The Duet app on iOS does seem to run in the background, so the virtual display doesn't disappear from your Mac if you need to check another app on your iOS device, but if you close it (or if it closes automatically) then the display will disappear from your Mac and the items on the iOS device will be moved onto one of your main displays, usually the one closest to the area where your iOS device was virtually. However, if you re-open the app, the items that were on it will reappear there. That being said, I have noticed that if you close the app on your Mac that was on the iOS virtual display and then relaunch the app on your Mac, the windows displayed won't appear on the iOS virtual display. They will appear on one of your other monitors and you will have to drag the window back to the iOS device virtual display.
The iOS virtual display supports the new "each screen can be a separate desktop display with a separate dock and menu bar" feature of Yosemite, so you can put an app into full screen mode and it will fill up just your iOS device virtual display.
At the moment, making some apps full screen on the iOS device doesn't seem to behave like you'd expect, though. Full screen apps will extend a bit off of the side of the iOS device so you cannot see all of the app. It appears to extend about 1/5 of the app off the screen. To avoid this issue for now, just Option click on the small green dot at the top of the window on the iOS virtual display. This will extend the app to the edges of the viewable border, but not beyond that.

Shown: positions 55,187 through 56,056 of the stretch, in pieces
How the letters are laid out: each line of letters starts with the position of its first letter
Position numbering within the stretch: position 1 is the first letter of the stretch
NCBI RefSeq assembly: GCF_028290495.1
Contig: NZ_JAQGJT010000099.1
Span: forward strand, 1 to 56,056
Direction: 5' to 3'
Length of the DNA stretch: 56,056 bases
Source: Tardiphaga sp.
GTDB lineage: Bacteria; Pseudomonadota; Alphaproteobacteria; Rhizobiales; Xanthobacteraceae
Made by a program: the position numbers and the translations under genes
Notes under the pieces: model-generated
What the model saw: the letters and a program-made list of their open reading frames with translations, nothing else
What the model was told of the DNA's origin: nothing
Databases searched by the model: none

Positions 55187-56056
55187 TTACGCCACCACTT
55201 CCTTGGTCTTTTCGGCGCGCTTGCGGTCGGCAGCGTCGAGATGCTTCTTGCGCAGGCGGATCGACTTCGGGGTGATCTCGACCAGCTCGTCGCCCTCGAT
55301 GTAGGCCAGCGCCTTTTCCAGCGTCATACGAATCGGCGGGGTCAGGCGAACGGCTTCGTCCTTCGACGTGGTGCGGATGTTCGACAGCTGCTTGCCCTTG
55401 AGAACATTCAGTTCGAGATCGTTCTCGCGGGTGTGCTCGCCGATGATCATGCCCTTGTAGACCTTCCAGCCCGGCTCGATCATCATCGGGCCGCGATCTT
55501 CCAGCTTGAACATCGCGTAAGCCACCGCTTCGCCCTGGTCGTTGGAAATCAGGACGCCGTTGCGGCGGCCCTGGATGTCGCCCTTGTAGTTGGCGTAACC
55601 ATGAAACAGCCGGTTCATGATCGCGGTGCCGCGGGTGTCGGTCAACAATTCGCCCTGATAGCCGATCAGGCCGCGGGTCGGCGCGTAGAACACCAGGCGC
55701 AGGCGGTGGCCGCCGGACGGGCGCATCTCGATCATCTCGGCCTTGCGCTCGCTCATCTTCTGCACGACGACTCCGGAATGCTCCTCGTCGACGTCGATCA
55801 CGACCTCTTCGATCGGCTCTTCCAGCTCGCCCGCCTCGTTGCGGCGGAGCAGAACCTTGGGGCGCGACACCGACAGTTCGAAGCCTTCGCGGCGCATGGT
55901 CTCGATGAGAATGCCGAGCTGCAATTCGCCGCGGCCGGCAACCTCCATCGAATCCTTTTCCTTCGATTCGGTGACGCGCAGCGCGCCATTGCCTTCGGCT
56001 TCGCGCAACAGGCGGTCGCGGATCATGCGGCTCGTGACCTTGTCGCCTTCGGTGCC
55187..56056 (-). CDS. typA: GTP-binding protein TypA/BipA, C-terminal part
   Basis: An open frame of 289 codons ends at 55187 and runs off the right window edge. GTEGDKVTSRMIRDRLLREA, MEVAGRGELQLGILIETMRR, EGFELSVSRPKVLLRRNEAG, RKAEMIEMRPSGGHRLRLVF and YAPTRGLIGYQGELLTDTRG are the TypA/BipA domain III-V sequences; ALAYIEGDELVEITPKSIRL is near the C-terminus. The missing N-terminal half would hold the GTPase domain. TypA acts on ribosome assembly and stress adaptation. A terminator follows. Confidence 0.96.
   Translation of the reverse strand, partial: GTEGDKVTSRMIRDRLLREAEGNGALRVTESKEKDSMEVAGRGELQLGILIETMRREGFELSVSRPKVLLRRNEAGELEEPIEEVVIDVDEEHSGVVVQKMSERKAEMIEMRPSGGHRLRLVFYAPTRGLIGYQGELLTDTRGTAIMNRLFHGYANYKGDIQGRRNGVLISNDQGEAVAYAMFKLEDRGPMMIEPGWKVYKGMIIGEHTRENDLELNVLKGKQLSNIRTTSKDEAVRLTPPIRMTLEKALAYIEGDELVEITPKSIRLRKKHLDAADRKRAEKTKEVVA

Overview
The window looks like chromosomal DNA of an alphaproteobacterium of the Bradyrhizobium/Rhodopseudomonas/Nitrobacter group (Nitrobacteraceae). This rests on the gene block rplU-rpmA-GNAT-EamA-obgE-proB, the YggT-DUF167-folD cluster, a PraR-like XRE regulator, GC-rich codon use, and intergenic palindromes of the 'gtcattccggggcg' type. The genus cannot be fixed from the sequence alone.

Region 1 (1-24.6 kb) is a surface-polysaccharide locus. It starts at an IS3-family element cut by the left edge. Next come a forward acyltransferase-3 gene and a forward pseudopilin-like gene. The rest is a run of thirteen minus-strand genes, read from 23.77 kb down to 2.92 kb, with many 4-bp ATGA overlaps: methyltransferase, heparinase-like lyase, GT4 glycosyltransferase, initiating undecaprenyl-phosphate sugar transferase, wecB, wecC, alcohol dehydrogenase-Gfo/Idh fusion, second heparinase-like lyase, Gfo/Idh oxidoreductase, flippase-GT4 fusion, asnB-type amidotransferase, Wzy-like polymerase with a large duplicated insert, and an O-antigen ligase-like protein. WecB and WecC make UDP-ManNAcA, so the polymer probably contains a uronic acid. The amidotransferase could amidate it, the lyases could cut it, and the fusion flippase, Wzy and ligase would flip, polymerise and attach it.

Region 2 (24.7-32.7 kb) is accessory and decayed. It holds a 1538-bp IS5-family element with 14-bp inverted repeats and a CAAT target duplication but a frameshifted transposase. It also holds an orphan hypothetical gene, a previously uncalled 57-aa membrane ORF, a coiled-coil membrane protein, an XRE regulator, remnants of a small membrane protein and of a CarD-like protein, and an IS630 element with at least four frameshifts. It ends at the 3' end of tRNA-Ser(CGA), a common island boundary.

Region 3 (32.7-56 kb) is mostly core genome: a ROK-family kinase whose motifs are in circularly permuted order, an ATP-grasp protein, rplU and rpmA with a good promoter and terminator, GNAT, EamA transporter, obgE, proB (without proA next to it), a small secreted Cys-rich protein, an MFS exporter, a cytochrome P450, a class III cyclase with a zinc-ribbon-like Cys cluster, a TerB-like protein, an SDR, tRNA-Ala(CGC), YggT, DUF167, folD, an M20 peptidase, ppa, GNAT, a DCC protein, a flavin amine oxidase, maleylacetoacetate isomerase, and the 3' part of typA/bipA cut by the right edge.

If you change the orientation of your iOS device, Duet will blur the screen temporarily and adjust the size of the virtual display accordingly. Everything currently on the iOS virtual display will remain there, but all of your displays connected to your Mac will blink when the virtual display size and resolution are adjusted.
The Duet iOS app appears to automatically disable the auto-screen dimming and iOS lock features while the app is in the front. This is generally what you'd want, since having to unlock your iOS device constantly would be a pain. However, you should keep that fact in mind if you get up and walk away from your desk (for security reasons).
All-in-all, Duet does a much better job than I expected from software like this. It generally just works the way you'd expect. Keep in mind, though, that this app does NOT work via Wifi, so if you don't want to tether your iOS device via a cable or dock, then Duet is not for you. Look at AirDisplay. Of course Wifi performance will never be as good as a direct cable connection, so even if the developers of Duet were to add such a feature, it likely would not perform nearly as well as the tethered version does.
Mac app: Free
iOS app: $14.99 as of the time of this view
* App seems to balance performance and resource use well.
* You can take screenshots or (on Yosemite and iOS 8 or later) record video of your virtual display using the QuickTime Record New Movie Feature.
* Full retina support if your iOS device offers it.
* It generally just works the way you'd expect it to.
* Since the device is tethered, performance is snappy and you don't have the sort of security concerns you might have if Duet worked over Wifi or Bluetooth.
* Continues to run in the background if you need to use your iOS device to check another app temporarily.
* It only supports tethered use, there is no WiFi or Bluetooth support.
* It doesn't support more than 1 iOS device at the same time (though they plan to support multiple devices in the future).
* Full screen apps currently seem to extend a bit off of the iOS virtual display.
* No sound support.
* No Windows support yet (though they say that is coming).
* No support for iOS devices that cannot run iOS 7.